Tuesday, August 6, 2013

Harold Lloyd: the graceful ghost

Like so many things, this piece has a history.

God knows how many years ago it was - could have been 15, could have been 20 or more. It was on the radio, so I didn't know who was playing the piano. It was one of those scenarios where I was stopped dead in my tracks. The armload of books I was carrying slid onto the floor, and my knees unlocked.

This first performance of a piece that I didn't even know the name of was something that grabbed my gutstrings and never quite let go. It was a long, long time until I heard it again and could put a name to it. I just sat there in a strange altered state, wondering how mere chords could stir emotion from the very bottom of the glass.

I never heard the piece played that way again. That first version was played smokily, stealthily, the chords impossibly elongated, with mists rising from it, a black cat sneaking along a midnight fence, or some melancholy gent in an expensive, rumpled suit walking home alone from empty revelry in a nightclub.  

Yes, and years and years and years blew by, as years always do.

When I found it again and found the title and the composer (Graceful Ghost Rag by William Bolcom), I was unsatisfied with every version I heard. Everyone played it too fast, too jauntily, almost player-piano-style, when the original was (I thought) meant to be interpreted with indigo sadness. At one point I found a YouTube version with a kid playing it, and it was bloody good, if lacking polish. For a while, it was my touchstone. Then I found this one, beautifully rendered by Barron Ryan. Not quite like the first, smoky midnight version, but lovingly approached with a tender melancholy that evokes a certain familiar presence.

When I began to write The Glass Character, my lovesick paean to Harold Lloyd, this piece became its theme song.  It somehow perfectly captured Muriel Ashford's hopelessly-fated passion for a man she could never have, a genius who did not portray so much as embody his character and evolve, quicksilverish,  from "knockabout" comedian to superb tragicomic actor. While Muriel watches in blissful, agonizing erotic thrall.

I like to say I loved writing this novel, and that's true. But it was also anguish. The writing took 18 months - and just about every day, I couldn't wait to get to the computer. But that, as they say, was the easy part. Getting any attention for it at all took three years. Three years of being told it was too melodramatic, too boring, too irrelevant. I've heard many a comment about my work and have learned to roll with it all, but the fact nobody wanted Harold was a misery to me. Why had I been lifted so high, only to be dropped with such a sickening thud?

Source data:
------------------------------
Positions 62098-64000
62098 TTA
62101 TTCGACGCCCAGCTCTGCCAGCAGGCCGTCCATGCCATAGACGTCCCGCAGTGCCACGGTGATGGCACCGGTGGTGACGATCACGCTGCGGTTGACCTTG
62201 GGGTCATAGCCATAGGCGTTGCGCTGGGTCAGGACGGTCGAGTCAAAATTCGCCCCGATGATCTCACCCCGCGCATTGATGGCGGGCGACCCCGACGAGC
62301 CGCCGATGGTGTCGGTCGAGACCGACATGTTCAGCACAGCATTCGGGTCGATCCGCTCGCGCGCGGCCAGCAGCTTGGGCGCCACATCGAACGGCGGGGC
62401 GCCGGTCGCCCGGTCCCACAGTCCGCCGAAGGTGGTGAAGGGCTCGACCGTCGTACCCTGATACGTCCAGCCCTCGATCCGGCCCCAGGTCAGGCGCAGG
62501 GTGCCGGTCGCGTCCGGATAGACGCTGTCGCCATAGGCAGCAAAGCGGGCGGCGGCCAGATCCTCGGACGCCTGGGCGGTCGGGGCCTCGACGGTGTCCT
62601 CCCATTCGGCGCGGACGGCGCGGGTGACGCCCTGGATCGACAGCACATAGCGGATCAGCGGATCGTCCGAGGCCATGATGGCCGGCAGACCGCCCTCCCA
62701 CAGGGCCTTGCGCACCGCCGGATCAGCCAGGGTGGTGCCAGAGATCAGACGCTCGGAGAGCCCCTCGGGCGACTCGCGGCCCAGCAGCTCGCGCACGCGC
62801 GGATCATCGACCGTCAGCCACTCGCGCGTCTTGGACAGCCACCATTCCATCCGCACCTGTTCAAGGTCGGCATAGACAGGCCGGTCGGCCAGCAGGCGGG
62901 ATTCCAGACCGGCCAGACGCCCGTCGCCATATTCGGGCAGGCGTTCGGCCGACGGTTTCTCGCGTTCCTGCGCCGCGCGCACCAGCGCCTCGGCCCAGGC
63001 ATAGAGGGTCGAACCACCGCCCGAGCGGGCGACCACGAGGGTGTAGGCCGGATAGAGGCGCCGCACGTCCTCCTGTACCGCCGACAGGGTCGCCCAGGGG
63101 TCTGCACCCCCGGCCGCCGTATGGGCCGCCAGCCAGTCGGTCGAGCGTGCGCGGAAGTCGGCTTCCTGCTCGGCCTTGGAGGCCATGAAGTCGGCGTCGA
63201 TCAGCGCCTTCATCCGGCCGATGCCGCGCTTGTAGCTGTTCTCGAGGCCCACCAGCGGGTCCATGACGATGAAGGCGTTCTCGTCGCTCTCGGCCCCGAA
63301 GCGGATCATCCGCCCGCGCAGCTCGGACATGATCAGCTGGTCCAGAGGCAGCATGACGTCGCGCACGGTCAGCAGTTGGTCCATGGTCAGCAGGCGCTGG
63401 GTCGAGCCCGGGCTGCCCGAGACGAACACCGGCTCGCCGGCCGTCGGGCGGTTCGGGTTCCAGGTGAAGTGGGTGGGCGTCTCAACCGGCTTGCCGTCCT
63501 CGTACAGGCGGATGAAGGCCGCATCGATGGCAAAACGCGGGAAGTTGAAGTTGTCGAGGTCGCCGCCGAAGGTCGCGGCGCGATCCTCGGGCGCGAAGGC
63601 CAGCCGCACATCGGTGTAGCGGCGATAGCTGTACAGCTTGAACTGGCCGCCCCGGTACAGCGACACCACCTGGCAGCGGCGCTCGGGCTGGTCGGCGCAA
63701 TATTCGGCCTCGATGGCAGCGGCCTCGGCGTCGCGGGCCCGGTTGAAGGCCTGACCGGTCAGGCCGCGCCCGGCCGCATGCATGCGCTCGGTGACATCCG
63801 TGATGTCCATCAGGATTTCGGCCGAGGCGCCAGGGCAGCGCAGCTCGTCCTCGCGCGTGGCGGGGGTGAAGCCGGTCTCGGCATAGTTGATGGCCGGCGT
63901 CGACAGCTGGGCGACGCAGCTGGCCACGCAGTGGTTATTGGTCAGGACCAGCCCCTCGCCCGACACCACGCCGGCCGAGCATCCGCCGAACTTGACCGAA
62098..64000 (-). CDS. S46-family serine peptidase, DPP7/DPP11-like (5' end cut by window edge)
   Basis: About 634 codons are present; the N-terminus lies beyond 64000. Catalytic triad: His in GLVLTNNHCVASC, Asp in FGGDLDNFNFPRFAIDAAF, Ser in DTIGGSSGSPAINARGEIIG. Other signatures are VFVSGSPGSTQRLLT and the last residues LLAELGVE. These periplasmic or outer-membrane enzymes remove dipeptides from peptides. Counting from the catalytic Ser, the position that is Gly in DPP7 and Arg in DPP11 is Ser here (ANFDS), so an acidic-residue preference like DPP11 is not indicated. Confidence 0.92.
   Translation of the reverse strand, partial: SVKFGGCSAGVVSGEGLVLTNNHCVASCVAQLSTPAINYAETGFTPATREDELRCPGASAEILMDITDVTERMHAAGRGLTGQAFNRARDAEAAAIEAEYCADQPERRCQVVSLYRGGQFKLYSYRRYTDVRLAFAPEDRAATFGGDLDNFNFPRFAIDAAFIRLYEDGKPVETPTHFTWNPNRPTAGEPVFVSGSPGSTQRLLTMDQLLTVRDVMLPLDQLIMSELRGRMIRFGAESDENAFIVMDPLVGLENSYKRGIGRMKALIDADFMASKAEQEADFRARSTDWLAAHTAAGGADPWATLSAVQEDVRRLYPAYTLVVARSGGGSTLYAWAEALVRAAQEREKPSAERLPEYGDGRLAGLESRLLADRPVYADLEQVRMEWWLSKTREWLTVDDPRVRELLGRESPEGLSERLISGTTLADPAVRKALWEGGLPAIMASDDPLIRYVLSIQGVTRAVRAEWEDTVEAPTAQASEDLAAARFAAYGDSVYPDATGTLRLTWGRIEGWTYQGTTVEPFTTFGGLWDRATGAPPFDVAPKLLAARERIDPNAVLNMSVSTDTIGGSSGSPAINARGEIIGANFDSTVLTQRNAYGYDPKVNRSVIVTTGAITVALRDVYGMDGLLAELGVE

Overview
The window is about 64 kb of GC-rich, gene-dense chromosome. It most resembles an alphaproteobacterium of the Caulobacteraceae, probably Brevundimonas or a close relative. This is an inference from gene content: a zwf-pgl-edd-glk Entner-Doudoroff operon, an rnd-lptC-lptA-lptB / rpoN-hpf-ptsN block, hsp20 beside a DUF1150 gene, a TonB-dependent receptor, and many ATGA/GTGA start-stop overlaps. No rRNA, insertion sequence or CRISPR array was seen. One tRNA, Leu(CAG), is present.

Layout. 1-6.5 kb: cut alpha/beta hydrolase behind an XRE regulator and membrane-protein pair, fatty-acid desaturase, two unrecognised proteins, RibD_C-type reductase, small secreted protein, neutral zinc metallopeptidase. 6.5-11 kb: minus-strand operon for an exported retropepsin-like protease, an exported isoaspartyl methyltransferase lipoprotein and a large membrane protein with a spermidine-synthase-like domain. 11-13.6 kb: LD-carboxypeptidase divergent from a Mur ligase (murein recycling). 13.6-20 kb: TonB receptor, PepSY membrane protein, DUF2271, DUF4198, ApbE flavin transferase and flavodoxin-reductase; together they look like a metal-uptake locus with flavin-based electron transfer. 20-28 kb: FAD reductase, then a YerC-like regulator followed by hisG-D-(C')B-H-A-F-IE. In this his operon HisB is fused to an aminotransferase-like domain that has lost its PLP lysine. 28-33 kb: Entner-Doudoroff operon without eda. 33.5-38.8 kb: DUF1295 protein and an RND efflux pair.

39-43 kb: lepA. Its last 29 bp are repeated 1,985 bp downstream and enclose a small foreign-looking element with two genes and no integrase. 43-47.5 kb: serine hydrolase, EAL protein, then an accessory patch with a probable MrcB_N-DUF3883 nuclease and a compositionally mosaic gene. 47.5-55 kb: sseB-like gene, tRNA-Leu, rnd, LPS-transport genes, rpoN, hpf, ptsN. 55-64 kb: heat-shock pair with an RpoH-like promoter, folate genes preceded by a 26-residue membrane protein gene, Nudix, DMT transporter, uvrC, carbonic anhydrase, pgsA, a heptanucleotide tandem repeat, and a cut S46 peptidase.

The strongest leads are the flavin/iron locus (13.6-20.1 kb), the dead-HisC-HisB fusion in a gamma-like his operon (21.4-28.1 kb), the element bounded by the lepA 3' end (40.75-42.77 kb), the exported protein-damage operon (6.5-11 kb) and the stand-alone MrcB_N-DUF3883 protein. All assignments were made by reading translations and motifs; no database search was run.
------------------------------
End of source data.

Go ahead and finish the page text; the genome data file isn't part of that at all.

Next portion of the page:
The truth is, at some point I had become Muriel. The more I watched those incredible movies, the more enthralled I became. There is a surrealism in some of his earlier films in which he becomes a sort of cartoon cat-figure, impossibly agile and fast. Then as time goes on, his plots become infinitely more complex, deeper. Those who criticize his work for being too surface or "mechanical" haven't seen him weep in Girl Shy or The Freshman, haven't seen his tender yearning as a male Cinderella in The Kid Brother, haven't even seen his clock-climbing epic, Safety Last!, in which he does everything for love.

And he does. Everything. For love. He singlehandedly invented the genre of romantic comedy, and indeed, there is something romantic about him, the tightly-wound, impossibly agile body, the thick black head of hair, the eyes a little bedroomy behind the glasses with no glass in them. This is why Muriel's heart gets torn apart, and why she keeps coming back for more. There was an eleven-month period during the three years that it took me to get a contract that I just stopped. I quit Harold altogether. I stopped watching my favorite YouTube videos and perusing Google images for choice photos and even watching those DVDs I had become so addicted to.

I just stopped. I couldn't stand it any more - I was dying inside. Perhaps part of me hadn't quite given up, but I was trying to. I knew the novel was good. Why would I waste my time (or theirs) if it wasn't? But even when The Artist won Best Picture, editors were telling me things like, "The public isn't interested in silent movies."


I have a contract now, I'm with Thistledown and I will publish in spring 2014. I wanted to do it the traditional way, because to be honest I don't have a clue how to self-publish and hate taking "writer's courses" (when I could probably teach most of them, so there). I'm too old to go back to square one, and besides, I still believe in the process. So I told myself, "Just get the book out there. Then we'll see what happens." Would Harold back me up on this?

I have written before about Lloyd synchronicity, the eerie way in which the name Lloyd would come up four or five times in a day (and I devoted a whole post, which I might re-post along with some of my other Harold pieces, about "the church at the corner of Gloria and Lloyd", a huge brick tabernacle standing in the middle of nowhere). There is much more, of course, but I have been hesitant to put it out there, some of it is so odd and unbelievable. Throughout my life I've known mediums and spiritualist healers, and while I do not quite ascribe to all of it, I don't throw it all away either. 

So if any of it is true, I have been in touch with a ghost who is graceful indeed, and his music still plays in  my head on a continuous loop that might just last forever.

Visit Margaret's Amazon Author Page!